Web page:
SCOOP was first funded in 2003 as a prototype to examine distributed numerical modeling processes, both in closely coupled computational clusters and geographically diverse nodes using virtualization services. In 2004, additional information technology was added to bolster the more conventional Grid computing concepts as well as enhancing the standards work in both data and metadata. At the same time, a regional archive system was proposed to allow data sharing among the partners, and a data transport plan was suggested to reduce workload and duplication of effort by modelers who were seeking common data to initialize numerical ocean models.
Archive systems work was initiated for the 2004 Atlantic Hurricane Season. Estimates were solicited from the SCOOP partners, and two sites, Louisiana State University (LSU) and Texas A&M University (TAMU) agreed to provide archive services. Initial estimates provided by the modeling contingent suggested 1-2 terabytes (TB) of data would be generated over the course of the hurricane season. Both sites entered the season with sufficient media capacity to fulfill SCOOP archiving requirements based on the early estimates. By the end of an unusually busy hurricane season (which extended into January 2006), Texas A&M was providing a total of 7 TB of disk storage for SCOOP activities with expansion plans; LSU had undertaken agreements with the San Diego Supercomputing Center (SDSC) to utilize up to 7 TB of SDSC Storage Resource Broker resources to facilitate SCOOP requirements. LSU also began investigations using Grid-toolkit methods for archiving and distributed storage.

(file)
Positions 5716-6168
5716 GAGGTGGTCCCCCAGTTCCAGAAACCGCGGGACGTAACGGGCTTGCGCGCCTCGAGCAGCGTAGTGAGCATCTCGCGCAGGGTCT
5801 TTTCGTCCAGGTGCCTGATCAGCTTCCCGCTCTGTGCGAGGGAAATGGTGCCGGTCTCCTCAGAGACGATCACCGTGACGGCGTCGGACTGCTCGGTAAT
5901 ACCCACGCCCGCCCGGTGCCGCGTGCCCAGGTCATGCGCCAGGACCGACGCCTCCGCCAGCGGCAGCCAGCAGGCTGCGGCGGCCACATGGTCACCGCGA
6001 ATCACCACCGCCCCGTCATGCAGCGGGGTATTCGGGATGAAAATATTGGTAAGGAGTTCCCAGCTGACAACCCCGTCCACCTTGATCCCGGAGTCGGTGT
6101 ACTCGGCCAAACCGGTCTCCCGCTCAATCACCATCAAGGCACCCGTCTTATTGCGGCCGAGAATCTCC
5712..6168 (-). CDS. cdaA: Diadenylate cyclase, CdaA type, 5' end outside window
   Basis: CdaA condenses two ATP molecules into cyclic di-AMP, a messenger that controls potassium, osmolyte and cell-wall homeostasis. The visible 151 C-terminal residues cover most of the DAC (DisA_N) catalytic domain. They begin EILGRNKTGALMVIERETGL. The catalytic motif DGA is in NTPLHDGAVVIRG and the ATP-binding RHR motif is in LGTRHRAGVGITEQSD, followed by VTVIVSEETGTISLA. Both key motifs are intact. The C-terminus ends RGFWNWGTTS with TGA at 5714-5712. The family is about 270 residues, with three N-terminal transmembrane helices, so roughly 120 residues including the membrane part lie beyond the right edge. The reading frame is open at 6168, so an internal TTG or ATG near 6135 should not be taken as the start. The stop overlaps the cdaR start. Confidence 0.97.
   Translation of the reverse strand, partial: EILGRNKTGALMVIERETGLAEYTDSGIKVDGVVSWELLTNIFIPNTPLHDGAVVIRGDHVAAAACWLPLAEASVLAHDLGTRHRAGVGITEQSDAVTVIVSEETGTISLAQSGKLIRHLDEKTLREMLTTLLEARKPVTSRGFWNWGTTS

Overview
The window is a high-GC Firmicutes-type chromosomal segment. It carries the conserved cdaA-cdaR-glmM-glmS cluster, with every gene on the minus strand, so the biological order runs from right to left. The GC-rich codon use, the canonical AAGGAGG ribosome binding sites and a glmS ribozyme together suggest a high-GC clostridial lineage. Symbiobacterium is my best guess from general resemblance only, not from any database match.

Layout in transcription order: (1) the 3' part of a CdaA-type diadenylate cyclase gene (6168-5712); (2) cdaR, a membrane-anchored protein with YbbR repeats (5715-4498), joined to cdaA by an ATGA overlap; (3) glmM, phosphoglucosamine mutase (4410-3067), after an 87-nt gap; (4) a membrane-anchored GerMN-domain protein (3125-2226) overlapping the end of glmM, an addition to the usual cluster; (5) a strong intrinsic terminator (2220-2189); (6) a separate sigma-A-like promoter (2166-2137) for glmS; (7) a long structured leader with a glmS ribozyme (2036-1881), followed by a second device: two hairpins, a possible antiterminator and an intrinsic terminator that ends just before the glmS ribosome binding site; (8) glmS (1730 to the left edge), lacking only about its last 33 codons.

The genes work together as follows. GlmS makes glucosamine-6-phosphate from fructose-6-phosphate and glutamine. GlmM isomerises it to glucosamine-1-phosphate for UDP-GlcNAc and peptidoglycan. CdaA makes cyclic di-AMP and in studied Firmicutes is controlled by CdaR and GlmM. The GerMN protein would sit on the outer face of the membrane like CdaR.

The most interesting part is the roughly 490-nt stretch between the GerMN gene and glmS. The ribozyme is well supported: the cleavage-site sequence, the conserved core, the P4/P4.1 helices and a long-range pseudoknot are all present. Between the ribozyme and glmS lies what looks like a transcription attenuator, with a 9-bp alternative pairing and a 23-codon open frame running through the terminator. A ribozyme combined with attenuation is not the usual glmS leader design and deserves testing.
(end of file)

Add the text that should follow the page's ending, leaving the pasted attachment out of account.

SCOOP partners had gained significant experience in the use of various catalog services including THReDDS and OpENDAP, and Live Access Server to facilitate data discovery, subsetting, and access/transport. They also employed web-scraping and file transport protocol methods to acquire data for model initialization, data assimilation and model verification. Beginning in 2004, partners with experience in the Unidata Internet Data Distribution (IDD) system and the underlying Local Data Manager (LDM) software promoted the use of LDM as a transport for datasets between partners. An ad hoc point-to-point IDD was established and the results of model outputs as well as initialization data were transported to the Partners using this system. A dedicated SCOOP Catalog service was also designed and implemented. This presentation will identify the successes and failures encountered and the process used to improve performance in data management and transport.
The NOAA Coastal Services Center and the Office of Naval Research provide funding for the SURA/SCOOP Program. The following institutions are collaborators within the SCOOP Program: Bedford Institute of Marine Science, the Gulf of Maine Ocean Observing System, Louisiana State University Center for Computation and Technology, MCNC, Renaissance Computing Institute, Texas A&M, the University of Alabama in Huntsville, the University of Florida, the University of Miami Center for Southeastern Tropical Advanced Remote Sensing, the University of North Carolina, and the Virginia Institute of Marine Science.